Highway robbery | The Daily Star
12:00 AM, March 06, 2018 / LAST MODIFIED: 01:18 PM, March 06, 2018

Highway robbery

Highways are the major arteries of our economic backbone. Since the railway network was never really developed to transport bulk goods, we are inordinately dependent on highways to connect the capital city with the rest of the country to get goods transported. The present government has been investing heavily on infrastructure, which is good news. The bad news is that the quality of our roads and highways is seriously questionable, which means hours wasted navigating badly maintained highways, driving up costs for traders and producers and hassle for passengers who must travel between districts.

According to a report published in Prothom Alo on March 3, we have spent Tk 40,000 crores on important road links and bridges over the last 8 years, but the principal highways are in a state of disarray. According to World Economic Forum 2017 data, Bangladesh has the second worst-maintained road links in the region, only Nepal is worse off than us. National highways constitute 3,438km (out of a total of 18,210km of important district road links) and their situation is hardly commendable. What we are seeing today is of course a better situation than yesteryears. Back in 2012, 38 percent of these highways were ill maintained. In the previous year, the figure of badly maintained highways was 55 percent.

Dhaka, the capital city remains the principal hub of economic activities in the country. Hence, when highways coming into Dhaka or going out of Dhaka are in a state of disrepair, we have a major problem on our hands. We understand that six of the major road routes connecting Dhaka have 150 km of hardly navigable highways. This results in slowing traffic to a snail's pace, increasing travel time by many hours. The biggest problem remains the Dhaka-Chittagong highway since the readymade garments (RMG) sector is primarily concentrated in and around Dhaka. The bulk of RMG goods have to be transported to Chittagong for shipment. The slow traffic increases both cost of doing business and shortens lead times for factories, adding yet another headache for producers. Importers face the same music since Chittagong port is our biggest port.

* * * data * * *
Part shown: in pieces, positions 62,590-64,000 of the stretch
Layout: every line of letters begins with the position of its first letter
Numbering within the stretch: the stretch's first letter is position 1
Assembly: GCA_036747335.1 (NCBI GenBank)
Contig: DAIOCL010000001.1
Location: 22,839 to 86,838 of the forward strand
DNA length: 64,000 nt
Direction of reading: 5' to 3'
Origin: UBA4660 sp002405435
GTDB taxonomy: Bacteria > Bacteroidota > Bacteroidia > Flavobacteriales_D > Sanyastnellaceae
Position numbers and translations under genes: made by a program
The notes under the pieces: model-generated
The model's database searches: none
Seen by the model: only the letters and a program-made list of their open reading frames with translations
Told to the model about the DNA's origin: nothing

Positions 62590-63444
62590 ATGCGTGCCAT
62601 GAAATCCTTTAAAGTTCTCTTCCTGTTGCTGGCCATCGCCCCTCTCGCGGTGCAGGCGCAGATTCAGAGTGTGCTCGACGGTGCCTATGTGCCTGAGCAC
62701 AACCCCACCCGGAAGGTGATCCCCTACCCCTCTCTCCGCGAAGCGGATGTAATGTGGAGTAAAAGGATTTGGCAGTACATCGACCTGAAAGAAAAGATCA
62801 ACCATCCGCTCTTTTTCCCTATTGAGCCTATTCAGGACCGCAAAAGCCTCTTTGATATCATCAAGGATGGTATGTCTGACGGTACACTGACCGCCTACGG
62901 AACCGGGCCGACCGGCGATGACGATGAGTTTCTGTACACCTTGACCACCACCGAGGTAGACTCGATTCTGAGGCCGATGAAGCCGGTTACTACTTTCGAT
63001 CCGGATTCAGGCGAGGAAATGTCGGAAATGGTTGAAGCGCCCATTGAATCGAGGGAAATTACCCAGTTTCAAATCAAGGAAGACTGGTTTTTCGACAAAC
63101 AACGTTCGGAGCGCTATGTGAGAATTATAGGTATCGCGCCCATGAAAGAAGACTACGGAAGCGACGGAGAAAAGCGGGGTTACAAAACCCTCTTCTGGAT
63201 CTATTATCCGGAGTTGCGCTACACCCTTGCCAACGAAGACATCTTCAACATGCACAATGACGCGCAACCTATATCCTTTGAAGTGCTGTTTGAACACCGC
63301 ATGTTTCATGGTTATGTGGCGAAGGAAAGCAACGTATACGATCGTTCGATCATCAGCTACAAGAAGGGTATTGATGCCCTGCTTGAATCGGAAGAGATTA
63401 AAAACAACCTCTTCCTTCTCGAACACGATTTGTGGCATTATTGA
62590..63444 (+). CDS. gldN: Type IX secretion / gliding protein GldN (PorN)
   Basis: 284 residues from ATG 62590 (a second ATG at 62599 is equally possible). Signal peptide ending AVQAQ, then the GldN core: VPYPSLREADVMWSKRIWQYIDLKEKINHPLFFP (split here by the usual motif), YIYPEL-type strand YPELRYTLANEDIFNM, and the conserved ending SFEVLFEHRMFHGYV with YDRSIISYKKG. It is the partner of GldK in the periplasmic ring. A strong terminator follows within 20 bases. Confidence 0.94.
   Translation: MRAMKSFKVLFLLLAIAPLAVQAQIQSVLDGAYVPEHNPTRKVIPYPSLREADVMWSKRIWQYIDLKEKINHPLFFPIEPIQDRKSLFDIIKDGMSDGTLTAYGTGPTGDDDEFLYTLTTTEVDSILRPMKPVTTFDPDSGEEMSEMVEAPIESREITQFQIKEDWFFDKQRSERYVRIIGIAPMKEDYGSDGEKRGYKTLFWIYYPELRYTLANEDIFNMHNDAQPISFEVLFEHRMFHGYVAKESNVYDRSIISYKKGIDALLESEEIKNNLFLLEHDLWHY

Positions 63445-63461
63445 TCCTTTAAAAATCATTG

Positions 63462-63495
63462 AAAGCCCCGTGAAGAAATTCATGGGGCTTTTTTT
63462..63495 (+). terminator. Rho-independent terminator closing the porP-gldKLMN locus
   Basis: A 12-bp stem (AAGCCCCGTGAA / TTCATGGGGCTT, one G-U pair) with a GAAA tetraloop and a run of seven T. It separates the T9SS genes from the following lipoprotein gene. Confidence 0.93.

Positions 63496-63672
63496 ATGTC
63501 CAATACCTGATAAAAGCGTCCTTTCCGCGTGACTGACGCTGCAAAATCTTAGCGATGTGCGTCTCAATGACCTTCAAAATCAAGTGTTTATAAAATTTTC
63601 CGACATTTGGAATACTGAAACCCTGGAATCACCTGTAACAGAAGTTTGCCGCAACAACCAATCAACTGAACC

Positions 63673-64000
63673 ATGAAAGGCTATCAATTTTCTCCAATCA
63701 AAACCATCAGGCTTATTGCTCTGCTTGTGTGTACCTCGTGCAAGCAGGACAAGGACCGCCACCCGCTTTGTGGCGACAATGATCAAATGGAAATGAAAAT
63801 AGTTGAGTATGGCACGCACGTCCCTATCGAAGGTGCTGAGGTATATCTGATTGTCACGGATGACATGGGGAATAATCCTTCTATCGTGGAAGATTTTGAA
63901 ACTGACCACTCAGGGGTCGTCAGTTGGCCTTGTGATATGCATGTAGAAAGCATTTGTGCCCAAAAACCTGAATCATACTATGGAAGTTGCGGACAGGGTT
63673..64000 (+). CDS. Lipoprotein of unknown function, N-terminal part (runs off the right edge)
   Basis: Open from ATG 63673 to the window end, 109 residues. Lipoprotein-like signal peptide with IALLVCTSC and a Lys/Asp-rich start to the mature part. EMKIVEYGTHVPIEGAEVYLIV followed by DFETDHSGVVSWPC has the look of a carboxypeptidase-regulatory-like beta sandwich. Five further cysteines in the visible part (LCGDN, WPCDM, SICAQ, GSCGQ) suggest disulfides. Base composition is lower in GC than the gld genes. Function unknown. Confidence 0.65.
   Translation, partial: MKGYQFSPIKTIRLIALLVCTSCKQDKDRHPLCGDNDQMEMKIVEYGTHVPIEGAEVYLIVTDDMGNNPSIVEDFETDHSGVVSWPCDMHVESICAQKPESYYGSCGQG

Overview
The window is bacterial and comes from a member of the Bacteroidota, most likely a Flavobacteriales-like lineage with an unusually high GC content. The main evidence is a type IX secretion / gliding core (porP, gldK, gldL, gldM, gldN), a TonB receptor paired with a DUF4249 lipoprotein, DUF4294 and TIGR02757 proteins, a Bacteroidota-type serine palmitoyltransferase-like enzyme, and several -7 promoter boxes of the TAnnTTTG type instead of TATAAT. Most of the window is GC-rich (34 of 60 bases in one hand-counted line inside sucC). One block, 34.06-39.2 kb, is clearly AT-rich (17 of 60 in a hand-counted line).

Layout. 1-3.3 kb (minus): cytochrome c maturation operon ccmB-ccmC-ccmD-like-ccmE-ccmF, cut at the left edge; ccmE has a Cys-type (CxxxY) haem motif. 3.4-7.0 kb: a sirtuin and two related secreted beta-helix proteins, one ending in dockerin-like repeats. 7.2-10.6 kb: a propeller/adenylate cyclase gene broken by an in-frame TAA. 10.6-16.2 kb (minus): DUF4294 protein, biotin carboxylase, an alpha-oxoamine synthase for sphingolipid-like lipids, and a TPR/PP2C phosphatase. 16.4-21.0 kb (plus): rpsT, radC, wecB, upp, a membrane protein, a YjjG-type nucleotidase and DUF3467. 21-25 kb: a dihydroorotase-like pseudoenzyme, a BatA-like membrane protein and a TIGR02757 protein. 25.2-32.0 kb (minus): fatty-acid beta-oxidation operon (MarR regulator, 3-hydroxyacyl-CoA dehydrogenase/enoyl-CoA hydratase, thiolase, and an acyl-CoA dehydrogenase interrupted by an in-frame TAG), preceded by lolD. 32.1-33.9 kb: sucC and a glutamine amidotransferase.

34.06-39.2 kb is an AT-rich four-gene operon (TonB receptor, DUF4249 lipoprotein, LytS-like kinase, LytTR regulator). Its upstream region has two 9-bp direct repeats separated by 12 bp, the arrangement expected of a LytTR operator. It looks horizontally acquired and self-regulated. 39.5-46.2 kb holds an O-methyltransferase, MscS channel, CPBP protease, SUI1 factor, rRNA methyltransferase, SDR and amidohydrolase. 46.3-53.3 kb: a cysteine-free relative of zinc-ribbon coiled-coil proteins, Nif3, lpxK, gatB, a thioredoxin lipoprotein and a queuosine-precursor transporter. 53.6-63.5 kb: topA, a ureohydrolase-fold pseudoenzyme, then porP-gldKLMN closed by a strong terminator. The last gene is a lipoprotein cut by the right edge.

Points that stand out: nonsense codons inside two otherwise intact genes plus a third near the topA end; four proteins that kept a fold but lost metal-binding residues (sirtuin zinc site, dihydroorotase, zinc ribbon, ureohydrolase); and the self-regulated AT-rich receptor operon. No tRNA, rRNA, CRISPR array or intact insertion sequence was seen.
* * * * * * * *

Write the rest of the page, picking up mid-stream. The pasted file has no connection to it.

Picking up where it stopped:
The above is just one example of the troubles on the highways. Potholes, ditches, washed away asphalt, etc., end in a dilapidated road communication network and despite repeated assurances from policymakers, nothing much has changed over the years about doing something about maintaining the minimum standard for highways. We have seen the enthusiasm in awarding contracts to companies that have either been found lacking in constructing such major projects on time or witnessed how the slow pace of land acquisition has set back construction timelines by years.

But more worrisome is that once such highways have been completed, they have fallen apart much faster than expected. When that happens, we find that more often than not, maintenance budgets for keeping these major arteries in good condition have always fallen short of what is needed. The refusal to fund major repair is not without reason. Given that we have a chequered past (and present) in monitoring the quality of our public works and the over-enthusiasm of certain departments to engage in piecemeal repair work which does not last more than a month, let alone a season, one cannot but agree that pouring money into a bottomless pit is terrible value for money. But is anyone counting the cost? It does not seem so, otherwise some of these bad practices would have been rectified over the last seven or eight years.

The arguments set forth by the anti-graft body ACC which has recently sent a letter to the Cabinet Division with 21 recommendations point out several irregularities in the tendering process even after the introduction of the electronic system (e-tendering). A report in this paper on March 5 highlights the difficulty in proving corruption allegations as the matters are technical and require evaluation. Allegations have surfaced that there is collusion among influential persons, consultants and government officials in obtaining a contract. Similarly, allegations have surfaced on the usage of sub-standard bricks in road construction. One of the recommendations by ACC is the formation of a monitoring committee with BUET teachers, civil society members, road experts and honest engineers of RHD to look after these matters. If these recommendations are heeded, then we can, in the foreseeable future get value for our money in road communication infrastructure development.

The national exchequer is spending billions of taka every year for much-needed infrastructure development and we are basically throwing away billions and setting back completion dates, not months but years. The government's grand vision to make us a middle-income country will not bear fruit if we continue to treat the matter of infrastructure development so lightly. It is high time we took cognisance of the fact that it is time to tackle graft seriously and put in place checks-and-balances to hold faulty parties accountable.


Syed Mansur Hashim is Assistant Editor, The Daily Star.


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